Choose an Acoustically Transparent Fabric
When you are choosing a fabric to wrap DIY sound panels, it has to be acoustically transparent because otherwise the sounds will get reflected before it reaches the sound absorbing fabric and undergoes the loss in its intensity.
Make sure that the fabric is stretchable and hardy. A fabric pre-treated with a fire retardant is recommended for safety reasons and since the room needs to look aesthetically pleasing, choose an appropriate print for the fabric that goes with the design and feel of your room.
Build the Frame for the Acoustic Panel
Framing the absorption material firmly prevents it from sagging down with time and also holds it in place without movement. You can use small 1’’x4’’ rectangular boards and screw them together for building the frame.
When you install the fabric onto the frame, you can do so with a strong adhesive to give the whole panel a strong and seamless look.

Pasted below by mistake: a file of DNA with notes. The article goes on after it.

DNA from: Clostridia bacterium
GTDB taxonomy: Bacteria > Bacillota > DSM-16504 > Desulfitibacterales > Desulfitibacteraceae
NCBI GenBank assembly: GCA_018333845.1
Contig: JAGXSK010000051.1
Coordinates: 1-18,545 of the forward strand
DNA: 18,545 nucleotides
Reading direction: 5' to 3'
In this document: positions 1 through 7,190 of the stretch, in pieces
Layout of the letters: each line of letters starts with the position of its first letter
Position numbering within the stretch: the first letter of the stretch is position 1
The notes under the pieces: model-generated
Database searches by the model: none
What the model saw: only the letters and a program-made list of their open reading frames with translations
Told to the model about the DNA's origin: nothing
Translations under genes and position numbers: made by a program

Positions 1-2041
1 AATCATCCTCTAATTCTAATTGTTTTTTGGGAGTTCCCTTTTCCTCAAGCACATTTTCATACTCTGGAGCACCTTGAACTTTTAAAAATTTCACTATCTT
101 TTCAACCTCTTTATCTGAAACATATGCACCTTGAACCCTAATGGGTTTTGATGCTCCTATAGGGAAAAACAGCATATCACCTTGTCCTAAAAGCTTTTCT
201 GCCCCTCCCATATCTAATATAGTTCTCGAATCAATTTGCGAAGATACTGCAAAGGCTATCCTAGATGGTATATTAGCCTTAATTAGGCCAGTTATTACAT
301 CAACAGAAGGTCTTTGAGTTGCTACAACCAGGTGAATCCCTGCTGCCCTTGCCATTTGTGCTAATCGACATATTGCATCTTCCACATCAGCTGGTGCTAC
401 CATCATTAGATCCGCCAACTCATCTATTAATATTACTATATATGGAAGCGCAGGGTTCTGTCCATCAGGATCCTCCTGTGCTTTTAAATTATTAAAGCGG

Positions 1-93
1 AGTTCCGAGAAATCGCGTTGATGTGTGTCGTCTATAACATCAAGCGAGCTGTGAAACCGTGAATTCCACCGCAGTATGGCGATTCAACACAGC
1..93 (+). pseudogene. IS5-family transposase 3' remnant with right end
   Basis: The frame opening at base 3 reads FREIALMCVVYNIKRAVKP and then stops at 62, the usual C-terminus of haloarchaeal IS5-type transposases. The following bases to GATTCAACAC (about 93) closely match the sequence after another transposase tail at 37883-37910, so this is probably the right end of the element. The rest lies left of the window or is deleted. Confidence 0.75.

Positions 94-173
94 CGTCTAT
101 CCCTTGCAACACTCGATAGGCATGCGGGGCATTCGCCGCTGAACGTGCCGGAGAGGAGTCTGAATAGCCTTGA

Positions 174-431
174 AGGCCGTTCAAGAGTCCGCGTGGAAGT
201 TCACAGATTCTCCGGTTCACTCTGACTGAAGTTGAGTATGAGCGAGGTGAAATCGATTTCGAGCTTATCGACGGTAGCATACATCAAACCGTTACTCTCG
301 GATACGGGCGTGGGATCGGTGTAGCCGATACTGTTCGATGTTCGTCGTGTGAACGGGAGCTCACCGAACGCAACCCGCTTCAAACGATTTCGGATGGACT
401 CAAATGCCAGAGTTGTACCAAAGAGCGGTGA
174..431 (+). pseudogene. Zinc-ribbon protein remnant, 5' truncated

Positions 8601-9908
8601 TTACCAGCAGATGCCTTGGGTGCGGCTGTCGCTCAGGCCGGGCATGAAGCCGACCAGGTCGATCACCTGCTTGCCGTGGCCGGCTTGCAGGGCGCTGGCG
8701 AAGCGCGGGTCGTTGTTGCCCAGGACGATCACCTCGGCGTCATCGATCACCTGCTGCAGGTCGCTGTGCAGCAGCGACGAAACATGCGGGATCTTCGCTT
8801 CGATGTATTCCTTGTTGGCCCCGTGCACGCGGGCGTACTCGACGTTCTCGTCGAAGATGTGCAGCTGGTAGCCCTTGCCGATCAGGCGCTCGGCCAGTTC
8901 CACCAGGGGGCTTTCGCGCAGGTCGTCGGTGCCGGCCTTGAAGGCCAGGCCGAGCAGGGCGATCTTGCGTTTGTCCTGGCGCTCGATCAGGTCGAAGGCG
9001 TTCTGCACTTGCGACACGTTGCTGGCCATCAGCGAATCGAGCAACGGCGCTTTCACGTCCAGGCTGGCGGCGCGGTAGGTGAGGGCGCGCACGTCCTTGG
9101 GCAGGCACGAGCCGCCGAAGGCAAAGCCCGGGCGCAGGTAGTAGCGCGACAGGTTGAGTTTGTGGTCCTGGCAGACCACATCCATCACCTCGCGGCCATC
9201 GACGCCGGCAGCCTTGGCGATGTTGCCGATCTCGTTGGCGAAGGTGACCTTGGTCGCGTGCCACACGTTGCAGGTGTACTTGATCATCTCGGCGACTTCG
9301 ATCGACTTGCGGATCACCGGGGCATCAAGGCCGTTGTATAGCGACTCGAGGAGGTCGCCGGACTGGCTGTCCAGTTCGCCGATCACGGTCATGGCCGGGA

Wrap Panel in Fabric
The Fabric should be large enough to wrap the whole panel so that when the panel is laid out in the center of the fabric, each side can be folded to reach at least the middle of the panel if not more.
Firstly, lay out the fabric on the ground and place the panel face-down in its center. Fold and pin the sides to the back of the frame with a stapler. Make sure the stapling is done at a consistent interval of 2 or 3 inches along the panel, on all sides.
Install the Acoustic Panel
D-rings work best when trying to install a panel onto the ceiling of a room. Use 4 D-rings on each corner of the panels. For the walls, you can use picture hanging hooks or D-rings.
Decoupling by adding an air gap between the wall and the acoustic panel will enhance the soundproofing qualities so you can do that by installing screws underneath the panel or use stick-on felt spacers to create the gap.